Sunday, April 11, 2010

Her Lunch II

Upon further investigation, the myth of Queen Sālote’s lunch turns out to have been an especially blunt expression of what in London in 1953 was quite widespread speculation about the visiting monarch’s character, race, and color.

In an unsigned article entitled “‘Queen of Paradise’ at the Coronation,” for example, which was widely syndicated to many English-language newpapers including the Sydney Herald (May 31, 1953, p. 22) “a special correspondent” reported that “Queen Salote, who has never been to this country before, will be waiving one of the rules of international court procedure, for it is not usual for a ruling monarch to attend the coronation of another.” That much was certainly true.

“But this dusky queen’s position is perhaps unique. She is the sovereign of the Tongan Islands, which have been under British protection since 1900, the year the Queen herself was born...”

(The language here is ambiguous. What was signed in 1900 was a treaty of friendship, not a surrender of sovereignty, nor a dual mandate—even if it was occasionally misinterpreted as such in the Government Houses of Suva, Port Moresby, Wellington, Melbourne, Sydney, and indeed in Whitehall, or even further up the line. In her playful reminiscence For My Grandchildren (London: Evans Brothers, 1966, p. 286), for example, Princess Alice, Countess of Athlone, recalled: “Before our turn came to leave Buckingham Palace in the procession we watched the rulers of states under Her Majesty’s protection, including sultans from Malaya and Zanzibar resplendent in their national costumes. But it was the statuesque figure of Queen Salote of Tonga, swathed in the voluminous pink mantle of the Order of the British Empire, who stole the limelight and caught the public eye” [my italics].)

The “special correspondent” continued: “In fact the little princess was named Salote (Charlotte) in honor of the House of Hanover. And so Queen Salote, who is the only other Queen Regnant in the Commonwealth, will be in the Abbey to see Queen Elizabeth crowned. There is a regal air about the Queen of Tonga that is bred of a dynasty that has its roots in a thousand years of history. The term ‘every inch a queen’ is perhaps particularly applicable to this dark-haired, sloe-eyed sovereign who is certainly the tallest queen on record, standing 6 ft. 3 in. in her bare feet and weighing over 20 stone [280 pounds]…She rules her 50,000 brown-skinned islanders as a Queen and as a mother...”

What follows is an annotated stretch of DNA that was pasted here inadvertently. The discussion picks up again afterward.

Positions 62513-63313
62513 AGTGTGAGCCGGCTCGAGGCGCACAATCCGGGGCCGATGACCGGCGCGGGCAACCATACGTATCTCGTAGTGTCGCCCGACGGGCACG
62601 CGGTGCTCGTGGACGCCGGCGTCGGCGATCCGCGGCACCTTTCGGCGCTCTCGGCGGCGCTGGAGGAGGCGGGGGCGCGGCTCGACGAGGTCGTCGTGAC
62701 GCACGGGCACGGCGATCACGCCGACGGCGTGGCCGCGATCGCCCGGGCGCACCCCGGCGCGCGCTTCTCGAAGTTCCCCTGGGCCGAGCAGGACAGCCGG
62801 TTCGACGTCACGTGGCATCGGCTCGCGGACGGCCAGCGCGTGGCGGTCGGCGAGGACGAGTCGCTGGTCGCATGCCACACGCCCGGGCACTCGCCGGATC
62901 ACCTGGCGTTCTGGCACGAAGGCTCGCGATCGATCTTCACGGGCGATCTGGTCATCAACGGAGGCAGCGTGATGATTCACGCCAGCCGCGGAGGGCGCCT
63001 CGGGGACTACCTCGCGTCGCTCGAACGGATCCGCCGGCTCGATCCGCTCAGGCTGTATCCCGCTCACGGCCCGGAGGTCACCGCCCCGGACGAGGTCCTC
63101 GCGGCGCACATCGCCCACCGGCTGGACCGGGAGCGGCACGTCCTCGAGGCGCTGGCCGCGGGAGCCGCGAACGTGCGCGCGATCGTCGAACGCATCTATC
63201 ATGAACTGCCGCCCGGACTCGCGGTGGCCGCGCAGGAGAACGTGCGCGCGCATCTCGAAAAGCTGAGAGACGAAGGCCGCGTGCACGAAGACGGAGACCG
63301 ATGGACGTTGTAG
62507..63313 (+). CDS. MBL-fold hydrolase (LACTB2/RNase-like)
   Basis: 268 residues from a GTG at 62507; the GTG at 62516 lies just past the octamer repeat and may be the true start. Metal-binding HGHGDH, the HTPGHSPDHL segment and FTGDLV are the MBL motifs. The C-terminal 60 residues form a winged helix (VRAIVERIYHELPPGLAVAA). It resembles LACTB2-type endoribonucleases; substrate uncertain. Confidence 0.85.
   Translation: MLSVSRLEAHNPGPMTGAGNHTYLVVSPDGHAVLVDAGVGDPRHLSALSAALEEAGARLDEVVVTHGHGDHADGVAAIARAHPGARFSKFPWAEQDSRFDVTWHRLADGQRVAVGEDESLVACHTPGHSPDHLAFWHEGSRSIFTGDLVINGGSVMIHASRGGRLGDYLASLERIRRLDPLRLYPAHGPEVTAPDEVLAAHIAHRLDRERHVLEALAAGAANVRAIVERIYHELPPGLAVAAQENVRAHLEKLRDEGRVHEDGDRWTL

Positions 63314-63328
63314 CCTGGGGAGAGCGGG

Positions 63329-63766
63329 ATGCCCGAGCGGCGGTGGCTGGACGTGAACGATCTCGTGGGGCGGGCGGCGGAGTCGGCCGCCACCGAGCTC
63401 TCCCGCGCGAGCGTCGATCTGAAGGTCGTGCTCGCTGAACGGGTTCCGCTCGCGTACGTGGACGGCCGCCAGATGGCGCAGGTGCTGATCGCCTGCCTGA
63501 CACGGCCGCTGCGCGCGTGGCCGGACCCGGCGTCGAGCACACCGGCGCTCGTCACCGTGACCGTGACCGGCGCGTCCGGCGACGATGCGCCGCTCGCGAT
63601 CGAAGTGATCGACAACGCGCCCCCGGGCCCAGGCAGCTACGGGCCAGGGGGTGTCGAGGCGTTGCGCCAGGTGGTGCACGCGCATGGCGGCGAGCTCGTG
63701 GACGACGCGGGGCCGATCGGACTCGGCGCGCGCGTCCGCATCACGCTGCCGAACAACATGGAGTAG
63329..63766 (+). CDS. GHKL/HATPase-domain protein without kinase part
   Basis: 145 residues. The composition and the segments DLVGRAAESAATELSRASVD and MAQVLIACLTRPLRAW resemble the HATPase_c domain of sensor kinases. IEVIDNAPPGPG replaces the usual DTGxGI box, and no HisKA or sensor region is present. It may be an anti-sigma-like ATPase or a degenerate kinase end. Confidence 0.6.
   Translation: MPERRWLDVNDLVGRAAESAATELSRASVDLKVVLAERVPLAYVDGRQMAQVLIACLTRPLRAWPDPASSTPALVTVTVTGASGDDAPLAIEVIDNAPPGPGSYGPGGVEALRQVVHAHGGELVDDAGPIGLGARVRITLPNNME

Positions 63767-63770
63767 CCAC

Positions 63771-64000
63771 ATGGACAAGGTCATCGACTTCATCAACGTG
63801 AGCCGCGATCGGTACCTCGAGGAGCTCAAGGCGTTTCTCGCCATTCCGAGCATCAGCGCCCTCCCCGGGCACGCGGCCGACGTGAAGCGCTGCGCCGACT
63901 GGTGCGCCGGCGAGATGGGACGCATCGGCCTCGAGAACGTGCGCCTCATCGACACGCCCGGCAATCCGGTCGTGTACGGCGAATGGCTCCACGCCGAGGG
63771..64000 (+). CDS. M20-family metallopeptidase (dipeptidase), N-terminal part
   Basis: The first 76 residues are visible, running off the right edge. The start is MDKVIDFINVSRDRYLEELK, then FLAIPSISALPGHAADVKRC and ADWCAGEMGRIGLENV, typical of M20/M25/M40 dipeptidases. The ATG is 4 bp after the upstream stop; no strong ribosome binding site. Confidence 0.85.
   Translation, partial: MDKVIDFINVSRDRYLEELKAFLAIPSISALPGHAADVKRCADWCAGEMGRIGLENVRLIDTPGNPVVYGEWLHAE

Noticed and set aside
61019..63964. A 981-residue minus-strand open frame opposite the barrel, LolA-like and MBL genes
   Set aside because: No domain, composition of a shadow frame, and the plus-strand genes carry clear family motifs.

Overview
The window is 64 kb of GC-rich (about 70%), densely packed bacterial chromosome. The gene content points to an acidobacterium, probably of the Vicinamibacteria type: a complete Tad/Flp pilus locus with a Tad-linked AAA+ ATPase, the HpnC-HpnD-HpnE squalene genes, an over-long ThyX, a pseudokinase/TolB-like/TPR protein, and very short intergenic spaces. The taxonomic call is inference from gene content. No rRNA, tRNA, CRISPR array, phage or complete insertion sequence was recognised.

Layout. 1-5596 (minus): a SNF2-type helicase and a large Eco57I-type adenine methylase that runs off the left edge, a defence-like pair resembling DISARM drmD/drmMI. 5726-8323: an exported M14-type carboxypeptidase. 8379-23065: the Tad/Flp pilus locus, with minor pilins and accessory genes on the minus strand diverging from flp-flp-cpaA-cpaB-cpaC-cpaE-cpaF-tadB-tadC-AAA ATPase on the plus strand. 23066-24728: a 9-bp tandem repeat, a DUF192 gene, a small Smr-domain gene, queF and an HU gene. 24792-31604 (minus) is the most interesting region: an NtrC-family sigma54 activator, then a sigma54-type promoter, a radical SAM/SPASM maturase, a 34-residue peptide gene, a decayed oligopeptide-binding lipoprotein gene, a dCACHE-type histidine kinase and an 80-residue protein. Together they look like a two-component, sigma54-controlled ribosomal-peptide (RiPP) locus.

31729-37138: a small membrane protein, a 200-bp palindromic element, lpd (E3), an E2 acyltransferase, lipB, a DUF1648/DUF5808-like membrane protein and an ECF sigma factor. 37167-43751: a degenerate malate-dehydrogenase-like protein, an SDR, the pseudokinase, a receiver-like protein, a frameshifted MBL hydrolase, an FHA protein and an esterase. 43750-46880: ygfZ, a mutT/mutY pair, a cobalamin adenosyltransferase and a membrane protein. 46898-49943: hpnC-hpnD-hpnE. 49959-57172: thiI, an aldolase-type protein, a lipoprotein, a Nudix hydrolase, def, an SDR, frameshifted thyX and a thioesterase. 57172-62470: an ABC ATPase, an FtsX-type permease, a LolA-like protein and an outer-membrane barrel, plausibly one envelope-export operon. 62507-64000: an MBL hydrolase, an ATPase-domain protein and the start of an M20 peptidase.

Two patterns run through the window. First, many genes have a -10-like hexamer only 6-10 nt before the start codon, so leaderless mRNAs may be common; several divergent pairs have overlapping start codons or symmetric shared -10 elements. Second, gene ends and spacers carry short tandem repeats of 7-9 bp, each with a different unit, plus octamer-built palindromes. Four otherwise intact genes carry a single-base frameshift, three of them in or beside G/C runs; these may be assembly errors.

“Paradise,” “dusky,” “sloe-eyed,” “bare feet,” “20 stone,” “brown-skinned”—the racial stereotypes are not just cued in, one after another, but shouted through a megaphone, and certainly ill-contained by the over-use of “perhaps”; the “regal air”; that fantastic, indeed false assertion about the 1,000-year Tupou dynasty; the slightly crude reference to the Queen’s height, and the highly indelicate and certainly exaggerated stab at guessing exactly how much Her Majesty weighed. It would not surprise me to discover that by some corresponding, nearly universal exercise of British and Commonwealth editorial discretion no estimate of the physical weight in stones of Queen Elizabeth II has ever made it into print, even lately.

Princess Alice was only marginally less condescending by choosing the words “statuesque” and “voluminous,” while also drawing careful attention to the petunia mantle which Queen Sālote was entitled to wear on account of her G.B.E.—petunia, not “pink.” Although at this date the Queen shared that honour with Lady Churchill, nevertheless Princess Alice knew better than most how many finely chiseled notches separated it from the more senior Orders of the Bath, the Thistle, and the Garter.

Interestingly, when in 1962 Era Bell Thompson, co-managing editor of Ebony magazine, met and interviewed Queen Sālote in New Zealand (an encounter she described in Jet, Vol. 22, No. 10, June 28, 1962, p. 15), “officials told Miss Thompson that she was the first Negro woman” ever to visit Tonga, implying that the many African-American servicemen stationed there during World War II were regarded locally as equally curious and unfamiliar. Yet on that same occasion the Queen herself spoke to Miss Thompson of “we people of color,” presumably reflecting her own commonsense view, and not a mere impulse toward hospitality, good will, or even regal noblesse oblige.

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